Dump containment has problems Leaks, explosions pose hazards in APG dump cleanup.


Old O-Field at Aberdeen Proving Ground contains a witch's brew of chemical warfare agents, munitions and other waste that is leaking into nearby waterways and endangering fish, birds and other wildlife.

In addition to U.S. munitions, chemical munitions captured from the Germans and the Japanese are believed to have been buried there in the mid-1940s.

Now, the proving ground is proposing a multimillion-dollar cleanup at the 4.5-acre dump, which was last used in 1953. It is part of one of the nation's largest toxic dumps on the federal Superfund list and one of the most difficult to clean up because there is a danger of the waste exploding if it is disturbed, say officials at the U.S. Environmental Protection Agency.

The cleanup is more correctly called a "containment" effort, proving ground officials say, because the buried waste may not be removed for many years -- if at all.

The planned work is the subject of a public meeting scheduled for 7 tonight at the Conference Center auditorium in the proving ground's Edgewood area. The Army and the EPA are soliciting comments on the project until Aug. 17. Work is not scheduled to begin before 1993.

"We're going to have to go in there eventually," says Cynthia Couch, a hazardous waste specialist at the proving ground. "This 4.5 acres is our most intense toxic-waste site."

Officials at the proving ground and at the EPA say there is no safe method for digging up munitions buried in the dump without risking an explosion that might create a plume of toxic smoke. Such an explosion could endanger workers at the huge Harford County installation and people living around it, they say.

Drilling wells to study the underground contamination must be performed remotely, with workers wearing protective suits and sitting in concrete bunkers.

So, until a safe method is found, or until officials decide that it's better not to disturb the waste, the proving ground is planning an

effort to stop pollutants from causing further damage to surrounding waterways.

That involves digging wells, pumping out contaminating ground water, treating it, then discharging the treated water to the Gunpowder River.

"We are finding high levels" of metals and other contaminants in the waterways, Couch says. "We know it's migrating. We feel we have to stop it."

The EPA has concurred with the Army's proposal, but the Maryland Department of the Environment still is preparing a formal response to the plan.

"Something has got to be done now," says John Goheen, a

spokesman for state environment department. The state and the Army "both agree that more needs to be done to address the source," he says.

Though the project is only a temporary fix, Couch says, treatment of the ground water may be necessary for decades to come. If officials eventually attempt to dig up the waste, the work could end up costing more than $400 million over the next 20 years.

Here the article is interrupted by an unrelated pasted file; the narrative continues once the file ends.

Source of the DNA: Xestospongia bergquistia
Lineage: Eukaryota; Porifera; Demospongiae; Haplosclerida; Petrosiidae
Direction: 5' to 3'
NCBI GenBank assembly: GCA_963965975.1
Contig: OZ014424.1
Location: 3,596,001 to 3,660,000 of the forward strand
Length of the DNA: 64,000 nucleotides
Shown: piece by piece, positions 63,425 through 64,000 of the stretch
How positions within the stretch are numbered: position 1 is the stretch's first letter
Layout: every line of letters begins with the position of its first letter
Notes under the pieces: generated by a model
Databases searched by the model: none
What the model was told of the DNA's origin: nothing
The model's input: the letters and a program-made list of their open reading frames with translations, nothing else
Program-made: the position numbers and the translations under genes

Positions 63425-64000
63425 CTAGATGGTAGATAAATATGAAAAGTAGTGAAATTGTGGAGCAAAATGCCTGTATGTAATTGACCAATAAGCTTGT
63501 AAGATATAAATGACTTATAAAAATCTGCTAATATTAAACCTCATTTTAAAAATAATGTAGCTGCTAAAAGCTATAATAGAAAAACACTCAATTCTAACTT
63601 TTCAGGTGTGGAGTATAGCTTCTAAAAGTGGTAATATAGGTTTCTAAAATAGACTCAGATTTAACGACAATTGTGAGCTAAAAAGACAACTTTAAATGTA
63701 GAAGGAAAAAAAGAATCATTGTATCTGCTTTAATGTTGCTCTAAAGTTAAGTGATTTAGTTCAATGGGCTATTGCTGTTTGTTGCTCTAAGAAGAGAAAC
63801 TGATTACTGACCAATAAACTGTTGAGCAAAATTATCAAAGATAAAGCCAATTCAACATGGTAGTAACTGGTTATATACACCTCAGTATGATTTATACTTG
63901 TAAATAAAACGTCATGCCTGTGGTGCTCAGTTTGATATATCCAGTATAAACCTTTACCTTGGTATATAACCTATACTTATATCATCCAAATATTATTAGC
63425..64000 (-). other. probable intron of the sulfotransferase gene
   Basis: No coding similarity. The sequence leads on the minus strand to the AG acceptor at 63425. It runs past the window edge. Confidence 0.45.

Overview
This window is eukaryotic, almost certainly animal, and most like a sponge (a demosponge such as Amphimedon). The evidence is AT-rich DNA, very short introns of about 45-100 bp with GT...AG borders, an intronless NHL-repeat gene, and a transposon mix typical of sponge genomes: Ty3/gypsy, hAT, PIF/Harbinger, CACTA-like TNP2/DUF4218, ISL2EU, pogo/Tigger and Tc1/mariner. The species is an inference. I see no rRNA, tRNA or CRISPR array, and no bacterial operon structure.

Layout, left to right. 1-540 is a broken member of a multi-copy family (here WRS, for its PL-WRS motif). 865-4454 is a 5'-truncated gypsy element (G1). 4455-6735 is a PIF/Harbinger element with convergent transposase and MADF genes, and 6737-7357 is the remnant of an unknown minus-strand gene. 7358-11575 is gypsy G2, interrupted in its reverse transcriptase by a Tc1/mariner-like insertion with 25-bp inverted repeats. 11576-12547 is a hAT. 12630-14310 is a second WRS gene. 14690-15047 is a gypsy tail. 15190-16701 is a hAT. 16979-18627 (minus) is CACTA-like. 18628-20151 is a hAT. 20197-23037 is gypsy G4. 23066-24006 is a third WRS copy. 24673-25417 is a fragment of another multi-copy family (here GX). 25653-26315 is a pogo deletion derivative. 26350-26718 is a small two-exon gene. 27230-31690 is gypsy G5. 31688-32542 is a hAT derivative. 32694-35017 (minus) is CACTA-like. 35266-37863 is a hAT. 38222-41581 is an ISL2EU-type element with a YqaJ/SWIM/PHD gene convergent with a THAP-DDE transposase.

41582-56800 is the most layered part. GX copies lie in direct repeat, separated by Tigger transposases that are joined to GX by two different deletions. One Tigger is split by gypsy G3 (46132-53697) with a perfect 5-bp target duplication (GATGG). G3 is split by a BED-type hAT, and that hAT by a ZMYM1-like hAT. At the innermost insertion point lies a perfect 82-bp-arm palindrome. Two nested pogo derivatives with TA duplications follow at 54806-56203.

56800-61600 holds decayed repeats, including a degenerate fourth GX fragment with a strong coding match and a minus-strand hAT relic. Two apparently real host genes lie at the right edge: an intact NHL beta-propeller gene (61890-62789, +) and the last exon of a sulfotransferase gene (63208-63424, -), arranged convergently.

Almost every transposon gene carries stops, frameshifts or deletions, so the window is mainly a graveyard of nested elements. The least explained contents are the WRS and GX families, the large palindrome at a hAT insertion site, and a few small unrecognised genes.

"It's a lot of money for the taxpayers to be paying at one installation," Couch acknowledges.

The proving ground is one of many military installations, as well as private sites, fouled before present-day environmental laws were enacted.

The Army is expected to spend $5 billion to $10 billion on dump site cleanups over the next 15 years, according to an analyst at the Army War College in Carlisle, Pa. In a recent study, the analyst, Lt. Col. Kent H. Butts, cited an EPA estimate that puts the cost of cleaning up all Army waste sites at $250 billion.

Building the extraction system at Old O-Field is estimated to cost about $3 million. Another $13 million will be needed to operate it for more than 30 years. Even more money is needed to continue studying what effects the contamination around the dump is having on life in the nearby waterways.

dTC Old O-Field -- the Army used letters to designate different research sites and disposal areas at the proving ground -- is one of hundreds of small and large old dump sites at the 72,000-acre installation. The Army estimates that it will need to spend $40 million or $50 million on cleanup projects each year there for many years.

Old O-Field, midway down the 13,000-acre peninsula that is the Edgewood area of the proving ground, is bordered by Watson Creek to the north and east and the Gunpowder River to the west. Pits and trenches were dug there and used for burying an unknown quantity of waste during the 1940s and early 1950s. The waste was associated with the proving ground's research into chemical warfare.

That research continues today, primarily involving ways to defend against chemical attacks, but waste generated now is shipped to burial sites in other states.

Cleanup attempts at Old O-Field began as early as 1949. They included the application of decontaminating agents, which actually resulted in more ground-water contamination. In 1953, the site was soaked with fuel oil, ignited and allowed to burn for days. Work continued until the mid-1970s, primarily involving removal of munitions.

In February 1990, the entire Edgewood area was added to the federal Superfund list of the nation's worst toxic dumps.

During the past decade, work there has consisted of studying the extent of contamination.

Contaminants in the ground water that are fouling Watson Creek and the Gunpowder include arsenic, zinc, chloroform and pollutants formed from the decomposition of mustard and nerve agents.

So far, the Army has not found contamination from Old O-Field or other proving ground dumps to be fouling public drinking water supplies. Studies to date conclude that people have no way of being exposed to significant levels of pollutants leaking from Old O-Field.

Fish, sandpipers and other birds, muskrats and other wildlife are being exposed to the pollutants, scientists with the Army and the EPA say, but the damage it may be causing has not been studied much.

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